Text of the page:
Inflammatory Cytokines Involved in Noise-Induced Hearing Loss
The authors’ group first reported that proinflammatory cytokines, TNF-α, IL-1β and IL-6, were produced in cochlear fibrocytes damaged by noise and that the time courses of their expression levels were very similar to those observed in other traumatized organs (Fujioka et al., 2006). The blockage of one of these proinflammatory cytokines, IL-6, drastically reduced the number of Iba-1-positive cochlear macrophages, suggesting that the infiltration and activation of those immune cells occur in response to the cytokine (Wakabayashi et al., 2010). Although the effect of the medication in the noise-damaged mouse was relatively small, of which amelioration in hearing loss was within 20 dB, and could only be observed in the apical area, which is in charge of lower frequency sounds, this result indicates that therapeutics targeting inflammatory cytokines or chemokines show potential.
Inflammatory Cytokines and Chemokines Involved in Acute Mitochondrial Dysfunction
A model of acute cochlear mitochondrial dysfunction was generated by applying an irreversible blocker of mitochondria respiratory complex II onto the round window niche in rats (Hoya et al., 2004). In this model, severe cell loss occurred in the lateral wall spiral ligament, usually along with a profound hearing impairment (Okamoto et al., 2005). As described above, numerous inflammatory/immune-related genes were induced after the insult. Surprisingly, 35 and 60% of the genes showing 2-fold upregulation at 1 and 3 days post-3-NP administration, respectively, were inflammatory genes, including CC- and CXC-type chemokine genes (Fujioka et al., 2014). The high percentage of inflammatory genes proved that inflammatory/immune reactions occurred at the cochlear lateral wall fibrocytes. Interestingly, neutrophil receptors were never detected in the experiment, although their chemokine ligands for the recruitment of neutrophil were expressed, which is consistent with the old dogma of immune privilege. The only cell types that expressed both the receptors and ligands were those of the monocyte lineage, and this was also observed in the noise-exposed murine lateral wall (Hirose et al., 2005). Therefore, manipulating the pathways of chemokine signals, including the CCL family, could be used to develop therapeutics targeting the hearing loss caused by mitochondrial dysfunction in the inner ear.
Conclusion and Future Directions
During the past few decades, accumulating evidence from the work of several groups in the field of inner ear biology has revealed the presence of the inflammatory and immune systems in the cochlea, phenomena that had been obscured by the dogma of immune privilege. However, these findings are mainly based on models that cannot fully recapitulate clinical cases. For example, in autoimmune inner ear disorders, the fundamental mechanisms underlying the autoimmunity remain unknown, although many clinical findings over the last 40 years suggest that deafness develops from autoimmunity. Recent findings have shown the CD4+ T-cell-mediated immune surveillance in the cochlea (Solares et al., 2004), but the initial step of the autoimmunity or antigen presentation has not yet been elucidated in the cochlea, in which a drainage lymph node has not been found. Therefore, generating new models using emerging technologies and analyses based on the information reviewed in this article may explain the remaining mysteries regarding the inflammatory/immune systems in the cochlea.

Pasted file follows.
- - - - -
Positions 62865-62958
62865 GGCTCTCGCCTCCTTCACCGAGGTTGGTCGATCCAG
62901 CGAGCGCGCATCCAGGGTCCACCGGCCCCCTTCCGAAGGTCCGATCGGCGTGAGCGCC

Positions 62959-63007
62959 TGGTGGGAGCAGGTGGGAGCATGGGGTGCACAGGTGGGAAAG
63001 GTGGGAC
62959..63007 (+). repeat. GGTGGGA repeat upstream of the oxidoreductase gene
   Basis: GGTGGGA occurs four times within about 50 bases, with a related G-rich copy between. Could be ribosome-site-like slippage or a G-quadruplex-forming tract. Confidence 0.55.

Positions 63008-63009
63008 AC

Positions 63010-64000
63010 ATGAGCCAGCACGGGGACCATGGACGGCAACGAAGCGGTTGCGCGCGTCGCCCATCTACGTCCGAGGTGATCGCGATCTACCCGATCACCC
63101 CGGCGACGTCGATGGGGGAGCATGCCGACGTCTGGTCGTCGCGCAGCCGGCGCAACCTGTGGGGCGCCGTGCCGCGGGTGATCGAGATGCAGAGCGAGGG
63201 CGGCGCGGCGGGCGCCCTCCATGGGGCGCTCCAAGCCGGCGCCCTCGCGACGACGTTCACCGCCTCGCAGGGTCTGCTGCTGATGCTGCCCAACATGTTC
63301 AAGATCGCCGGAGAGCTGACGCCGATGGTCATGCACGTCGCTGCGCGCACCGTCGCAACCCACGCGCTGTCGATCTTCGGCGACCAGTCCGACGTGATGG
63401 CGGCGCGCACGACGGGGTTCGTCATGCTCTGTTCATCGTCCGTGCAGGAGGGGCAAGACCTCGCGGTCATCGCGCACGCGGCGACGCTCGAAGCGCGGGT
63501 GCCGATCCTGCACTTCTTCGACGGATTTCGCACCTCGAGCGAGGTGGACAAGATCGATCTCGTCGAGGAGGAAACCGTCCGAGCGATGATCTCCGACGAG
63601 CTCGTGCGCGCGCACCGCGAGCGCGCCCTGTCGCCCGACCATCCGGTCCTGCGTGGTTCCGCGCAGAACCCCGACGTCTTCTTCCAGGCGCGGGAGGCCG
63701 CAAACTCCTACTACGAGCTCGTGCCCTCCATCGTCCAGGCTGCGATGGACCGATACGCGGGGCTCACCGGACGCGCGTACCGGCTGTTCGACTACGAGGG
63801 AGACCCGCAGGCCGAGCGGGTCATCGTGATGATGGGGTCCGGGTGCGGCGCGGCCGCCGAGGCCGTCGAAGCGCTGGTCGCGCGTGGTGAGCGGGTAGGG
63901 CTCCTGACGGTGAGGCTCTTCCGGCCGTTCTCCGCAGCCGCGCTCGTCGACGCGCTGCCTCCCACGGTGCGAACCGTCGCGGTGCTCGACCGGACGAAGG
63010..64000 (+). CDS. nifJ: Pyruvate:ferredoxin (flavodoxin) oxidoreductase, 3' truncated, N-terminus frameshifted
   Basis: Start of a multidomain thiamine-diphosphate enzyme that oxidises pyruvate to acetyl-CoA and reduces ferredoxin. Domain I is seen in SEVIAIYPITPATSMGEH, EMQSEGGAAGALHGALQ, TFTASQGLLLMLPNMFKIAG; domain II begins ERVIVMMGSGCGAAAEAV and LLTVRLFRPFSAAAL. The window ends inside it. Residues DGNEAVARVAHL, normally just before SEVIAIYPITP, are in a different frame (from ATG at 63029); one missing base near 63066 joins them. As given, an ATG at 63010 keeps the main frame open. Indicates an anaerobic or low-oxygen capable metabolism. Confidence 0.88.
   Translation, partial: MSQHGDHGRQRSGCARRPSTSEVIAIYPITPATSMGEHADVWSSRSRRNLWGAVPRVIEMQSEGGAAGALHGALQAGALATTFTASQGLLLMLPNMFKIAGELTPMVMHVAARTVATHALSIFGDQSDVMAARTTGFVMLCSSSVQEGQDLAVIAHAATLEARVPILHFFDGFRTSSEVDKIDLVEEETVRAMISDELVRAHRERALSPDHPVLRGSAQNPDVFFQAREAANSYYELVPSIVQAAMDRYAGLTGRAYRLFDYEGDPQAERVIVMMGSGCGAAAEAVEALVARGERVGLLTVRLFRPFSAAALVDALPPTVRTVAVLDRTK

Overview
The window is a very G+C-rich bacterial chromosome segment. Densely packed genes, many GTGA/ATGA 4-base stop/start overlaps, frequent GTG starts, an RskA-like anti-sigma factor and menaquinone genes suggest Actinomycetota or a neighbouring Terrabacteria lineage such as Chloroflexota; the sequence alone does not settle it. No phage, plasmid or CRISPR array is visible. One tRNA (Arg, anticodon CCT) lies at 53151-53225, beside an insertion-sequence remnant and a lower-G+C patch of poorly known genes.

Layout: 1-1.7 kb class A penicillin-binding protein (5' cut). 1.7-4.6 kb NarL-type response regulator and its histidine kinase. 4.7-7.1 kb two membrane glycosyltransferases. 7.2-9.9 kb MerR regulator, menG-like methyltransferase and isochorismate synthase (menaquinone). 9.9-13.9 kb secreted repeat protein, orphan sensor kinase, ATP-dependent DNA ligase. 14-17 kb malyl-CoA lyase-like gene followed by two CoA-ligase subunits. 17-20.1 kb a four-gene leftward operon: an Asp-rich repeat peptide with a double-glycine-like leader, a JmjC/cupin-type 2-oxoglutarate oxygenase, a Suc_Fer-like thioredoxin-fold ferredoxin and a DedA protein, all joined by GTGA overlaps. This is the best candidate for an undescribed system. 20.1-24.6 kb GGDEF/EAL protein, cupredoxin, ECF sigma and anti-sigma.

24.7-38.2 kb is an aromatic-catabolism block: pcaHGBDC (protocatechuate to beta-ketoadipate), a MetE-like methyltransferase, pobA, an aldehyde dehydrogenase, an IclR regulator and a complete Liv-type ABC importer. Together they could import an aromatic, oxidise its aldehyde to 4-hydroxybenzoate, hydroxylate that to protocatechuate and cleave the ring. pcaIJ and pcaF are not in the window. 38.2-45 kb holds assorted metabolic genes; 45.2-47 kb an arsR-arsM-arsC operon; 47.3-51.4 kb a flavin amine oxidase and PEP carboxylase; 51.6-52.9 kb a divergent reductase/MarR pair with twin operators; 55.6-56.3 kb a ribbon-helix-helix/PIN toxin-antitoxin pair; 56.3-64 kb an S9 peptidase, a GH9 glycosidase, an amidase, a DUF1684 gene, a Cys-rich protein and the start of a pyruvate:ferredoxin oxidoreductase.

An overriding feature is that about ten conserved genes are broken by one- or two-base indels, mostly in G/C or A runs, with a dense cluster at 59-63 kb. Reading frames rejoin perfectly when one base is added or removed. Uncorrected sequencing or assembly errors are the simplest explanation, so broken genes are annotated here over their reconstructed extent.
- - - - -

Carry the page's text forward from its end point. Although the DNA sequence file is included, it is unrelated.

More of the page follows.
Conflict of Interest Statement
The authors declare that the research was conducted in the absence of any commercial or financial relationships that could be construed as a potential conflict of interest.
The work was supported by grants from MEXT, KAKENHI [Grant-in-Aid for Scientific Research (C), 24592560], MHLW (Comprehensive Research on Disability Health and Welfare) and the Takeda Science Foundation to Masato Fujioka.
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Keywords: inner ear, cochlea, hearing loss, inflammation, immune response, cochlear macrophage, perivascular melanocyte-like macrophage (PVM/M), microarray analyses
Citation: Fujioka M, Okano H and Ogawa K (2014) Inflammatory and immune responses in the cochlea: potential therapeutic targets for sensorineural hearing loss. Front. Pharmacol. 5:287. doi: 10.3389/fphar.2014.00287
Received: 29 November 2014; Accepted: 10 December 2014;
Published online: 23 December 2014.
Edited by:Hiroshi Hibino, Niigata University, Japan
Copyright © 2014 Fujioka, Okano and Ogawa. This is an open-access article distributed under the terms of the Creative Commons Attribution License (CC BY). The use, distribution or reproduction in other forums is permitted, provided the original author(s) or licensor are credited and that the original publication in this journal is cited, in accordance with accepted academic practice. No use, distribution or reproduction is permitted which does not comply with these terms.
*Correspondence: Masato Fujioka, Department of Otorhinolaryngology, Head and Neck Surgery, School of Med.icine, Keio University, 35 Shinanomachi, Shinjuku-ku, Tokyo 160-8582, Japan e-mail: email@example.com